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When Dimple Met Rishi by Sandhya Menon
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When Dimple Met Rishi

by Sandhya Menon

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6694321,224 (3.74)16

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A YA book about two Indian-American kids who meet because their parents want them to get married. The wrinkle is that the girl, Dimple, is passionate about app development and wants to focus on winning a coding contest, not love. Yet they feel drawn to each other anyway. It's a desi take on what's otherwise a well-trod genre, sure, but so what if parts are a bit unbelievable? The characters are fiery and smart, and the chemistry really crackles. There's a fairy tale magic to this well-told romance. ( )
  epaulettes | Jan 3, 2019 |
Dimple is a very intelligent, somewhat rebellious, extremely ambitious recent high school graduate. She's been accepted to an Ivy League college and just found out her parents will pay her admission to attend coding program that she's dying to attend.

Rishi is also a recent graduate but he's much more inclined to fulfill his parents' wishes.

Both Dimple and Rishi's parents want to arrange a marriage of their children.
Rishi knows this and is excited about the possibility. He's a romantic and seems to have all the faith in the world that his parents will pick the right wife for him.
Dimple, on the other hand, does not even know about her parents' plan until the day she actually meets Rishi at the coding camp.

It's definitely a meet cute.

I liked that Rishi is the one who wants to get married and Dimple wants to pursue her dreams. In fact, her career is so important to her that she actually has to fight against her feelings. Because like it or not, Dimple is falling for Rishi.

Sweet story.
I don't read much YA but had heard this one was good and decided to pick it up.
I felt like there were some interesting details in this story that made it unique and enjoyable. ( )
  Mishale1 | Dec 29, 2018 |
"She'd seen what his soul was made of. And she liked it" (pg 367).
STORY:
First, I really liked the cover (and the controversial "iced coffee" back cover) and the rom-com flare though I've to say I got tired of the constant kissing. You have to drizzle kisses into a story like sprinkle cheese, not too much. On another note, I just loved Dimple's name; it's so cute.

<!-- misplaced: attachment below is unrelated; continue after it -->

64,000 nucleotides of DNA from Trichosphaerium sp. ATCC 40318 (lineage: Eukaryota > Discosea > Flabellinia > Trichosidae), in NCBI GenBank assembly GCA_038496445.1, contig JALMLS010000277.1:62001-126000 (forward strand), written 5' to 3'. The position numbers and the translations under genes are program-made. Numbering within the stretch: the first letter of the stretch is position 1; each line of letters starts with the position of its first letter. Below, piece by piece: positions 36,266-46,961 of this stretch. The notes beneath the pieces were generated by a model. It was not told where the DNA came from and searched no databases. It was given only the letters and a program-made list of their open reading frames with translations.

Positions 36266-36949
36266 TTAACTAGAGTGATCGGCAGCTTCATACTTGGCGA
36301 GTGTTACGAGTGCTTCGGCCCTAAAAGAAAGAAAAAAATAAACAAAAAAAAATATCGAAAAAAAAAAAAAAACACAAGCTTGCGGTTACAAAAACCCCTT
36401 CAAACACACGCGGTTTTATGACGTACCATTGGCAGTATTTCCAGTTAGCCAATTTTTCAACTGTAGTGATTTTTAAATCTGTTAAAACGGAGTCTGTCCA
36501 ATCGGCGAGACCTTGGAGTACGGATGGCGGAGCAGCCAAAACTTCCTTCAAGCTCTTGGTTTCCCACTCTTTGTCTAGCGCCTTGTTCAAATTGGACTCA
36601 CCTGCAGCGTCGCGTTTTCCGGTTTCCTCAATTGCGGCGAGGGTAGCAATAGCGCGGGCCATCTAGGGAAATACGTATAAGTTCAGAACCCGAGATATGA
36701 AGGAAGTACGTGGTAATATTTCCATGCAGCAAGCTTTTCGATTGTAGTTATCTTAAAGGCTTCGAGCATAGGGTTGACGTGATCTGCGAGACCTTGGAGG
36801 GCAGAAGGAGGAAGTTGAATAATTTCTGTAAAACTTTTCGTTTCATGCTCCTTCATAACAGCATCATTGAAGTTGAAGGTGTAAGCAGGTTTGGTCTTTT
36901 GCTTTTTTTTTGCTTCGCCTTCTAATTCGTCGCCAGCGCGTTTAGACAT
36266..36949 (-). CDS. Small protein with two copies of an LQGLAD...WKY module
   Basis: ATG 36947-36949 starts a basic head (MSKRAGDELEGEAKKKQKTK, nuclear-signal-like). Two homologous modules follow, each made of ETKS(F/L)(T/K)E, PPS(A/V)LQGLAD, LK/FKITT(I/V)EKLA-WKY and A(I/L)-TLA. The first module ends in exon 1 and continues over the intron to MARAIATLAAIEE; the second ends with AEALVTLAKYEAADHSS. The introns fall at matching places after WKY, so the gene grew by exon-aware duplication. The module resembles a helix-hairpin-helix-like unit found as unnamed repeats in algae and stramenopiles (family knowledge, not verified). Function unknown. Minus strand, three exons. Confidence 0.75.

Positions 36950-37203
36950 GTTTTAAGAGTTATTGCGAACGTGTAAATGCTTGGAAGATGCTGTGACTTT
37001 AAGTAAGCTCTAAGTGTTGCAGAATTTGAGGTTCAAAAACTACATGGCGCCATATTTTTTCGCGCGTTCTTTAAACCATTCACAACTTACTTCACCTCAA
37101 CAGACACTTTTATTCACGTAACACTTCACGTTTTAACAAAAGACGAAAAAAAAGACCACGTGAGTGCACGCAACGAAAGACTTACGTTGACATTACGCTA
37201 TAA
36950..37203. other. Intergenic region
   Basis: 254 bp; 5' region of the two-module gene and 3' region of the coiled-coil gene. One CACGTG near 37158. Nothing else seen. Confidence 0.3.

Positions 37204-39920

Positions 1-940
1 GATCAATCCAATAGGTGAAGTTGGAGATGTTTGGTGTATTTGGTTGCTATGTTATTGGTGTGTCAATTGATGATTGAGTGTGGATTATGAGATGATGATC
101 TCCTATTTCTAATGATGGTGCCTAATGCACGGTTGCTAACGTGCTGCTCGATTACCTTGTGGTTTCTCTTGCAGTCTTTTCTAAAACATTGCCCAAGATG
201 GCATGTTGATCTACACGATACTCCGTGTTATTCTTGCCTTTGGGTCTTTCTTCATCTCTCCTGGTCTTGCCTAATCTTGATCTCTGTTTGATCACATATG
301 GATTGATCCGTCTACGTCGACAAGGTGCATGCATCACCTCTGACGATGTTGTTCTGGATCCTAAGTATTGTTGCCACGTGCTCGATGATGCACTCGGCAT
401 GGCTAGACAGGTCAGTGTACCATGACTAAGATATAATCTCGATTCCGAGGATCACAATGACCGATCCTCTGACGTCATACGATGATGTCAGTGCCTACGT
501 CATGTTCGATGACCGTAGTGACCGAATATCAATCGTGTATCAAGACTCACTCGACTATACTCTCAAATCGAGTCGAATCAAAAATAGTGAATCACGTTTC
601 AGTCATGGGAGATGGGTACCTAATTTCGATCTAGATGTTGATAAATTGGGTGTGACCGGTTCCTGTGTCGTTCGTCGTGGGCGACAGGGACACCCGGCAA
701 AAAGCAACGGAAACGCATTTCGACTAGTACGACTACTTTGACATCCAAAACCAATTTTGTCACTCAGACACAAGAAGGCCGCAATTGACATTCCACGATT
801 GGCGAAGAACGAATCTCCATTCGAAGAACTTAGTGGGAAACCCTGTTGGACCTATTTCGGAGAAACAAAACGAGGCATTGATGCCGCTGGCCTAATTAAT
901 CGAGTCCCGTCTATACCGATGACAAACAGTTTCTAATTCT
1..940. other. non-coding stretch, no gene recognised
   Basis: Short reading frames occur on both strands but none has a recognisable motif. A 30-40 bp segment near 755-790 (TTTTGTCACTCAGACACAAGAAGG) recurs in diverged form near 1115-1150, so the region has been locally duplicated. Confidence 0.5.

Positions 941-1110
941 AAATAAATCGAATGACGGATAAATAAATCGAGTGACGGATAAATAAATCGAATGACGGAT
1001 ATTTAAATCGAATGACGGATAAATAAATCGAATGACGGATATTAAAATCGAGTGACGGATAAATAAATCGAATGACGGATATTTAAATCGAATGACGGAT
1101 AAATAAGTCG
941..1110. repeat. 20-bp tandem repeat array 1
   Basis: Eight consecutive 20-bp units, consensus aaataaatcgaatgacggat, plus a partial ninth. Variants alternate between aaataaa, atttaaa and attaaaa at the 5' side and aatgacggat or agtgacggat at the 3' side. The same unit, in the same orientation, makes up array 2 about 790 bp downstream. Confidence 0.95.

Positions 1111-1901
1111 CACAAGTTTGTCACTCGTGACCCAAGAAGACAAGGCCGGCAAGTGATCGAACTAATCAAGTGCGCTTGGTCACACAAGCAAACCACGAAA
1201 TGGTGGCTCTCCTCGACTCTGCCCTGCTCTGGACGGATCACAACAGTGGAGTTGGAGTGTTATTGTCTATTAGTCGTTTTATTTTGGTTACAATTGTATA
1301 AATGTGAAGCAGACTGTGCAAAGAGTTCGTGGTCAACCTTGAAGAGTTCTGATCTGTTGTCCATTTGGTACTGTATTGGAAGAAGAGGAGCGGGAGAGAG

There's not much focus on the actual coding that takes place (it's lampshaded by Dimple herself). Instead, living up to parents' expectations, back-and-forth with Dimple/Rishi, and a dance contest takes up the bulk of the book. If you don't mind the lack of coding, you will probably enjoy the non-linear plot.

Also, I was amazed at YA fiction characters communicating about sex before having it, and even putting it off to a later date.

This book really missed the opportunity to have Dimple and Rishi break up amicably. Instead of getting back together, they should've just apologized to each other and went their separate ways. It might've even been cool to have an epilogue where they ended up marrying other people.
I like chick-flick, cliche romance, but I'm not so naive to think young couples always stay together. I mean Dimple made some valid points about not wanting to be in her first relationship forever and never experience anyone else.
Or, hey, they could've broken up and got back together years later a la "The Sun is Also a Star."


CHARACTERS:
Disclaimer: Yes, we know Dimple "took over too much", can't keep her fists to herself, and basically played yo-yo with her relationship. And thought she was a special snowflake. It's understood.

Dimple is a brash character that still is likable in some portions of the book. It's really hard to pull off characters like her because they usually come off as edgy jerks. However, that's not entirely the case here. If some of her narrative thoughts could've been tweaked a little, I think more readers would have liked her.

Rishi is a cinnamon roll. It's super-refreshing to have a male (romantic) lead, in a genre filled with angsty bad boys who can't communicate, that speaks his mind and is kind in a gentleman sort-of-way. I actually wanted him to find another girl who suited him better. Dimple, of course, wanted the best for him, but she forced him to make decisions often.

OVERALL:
I didn't hate this story. I rather liked some of the details and descriptions and diverse characters. Whoa. That's a lot of "d" words. Anyway, I don't feel as strongly as others, so I recommend you read it. ( )
  DestDest | Oct 11, 2018 |
Adorable. Funny. A romance.